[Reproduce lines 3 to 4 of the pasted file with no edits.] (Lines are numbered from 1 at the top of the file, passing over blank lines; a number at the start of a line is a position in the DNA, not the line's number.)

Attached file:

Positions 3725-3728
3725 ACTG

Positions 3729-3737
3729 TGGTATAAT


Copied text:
Positions 3729-3737
3729 TGGTATAAT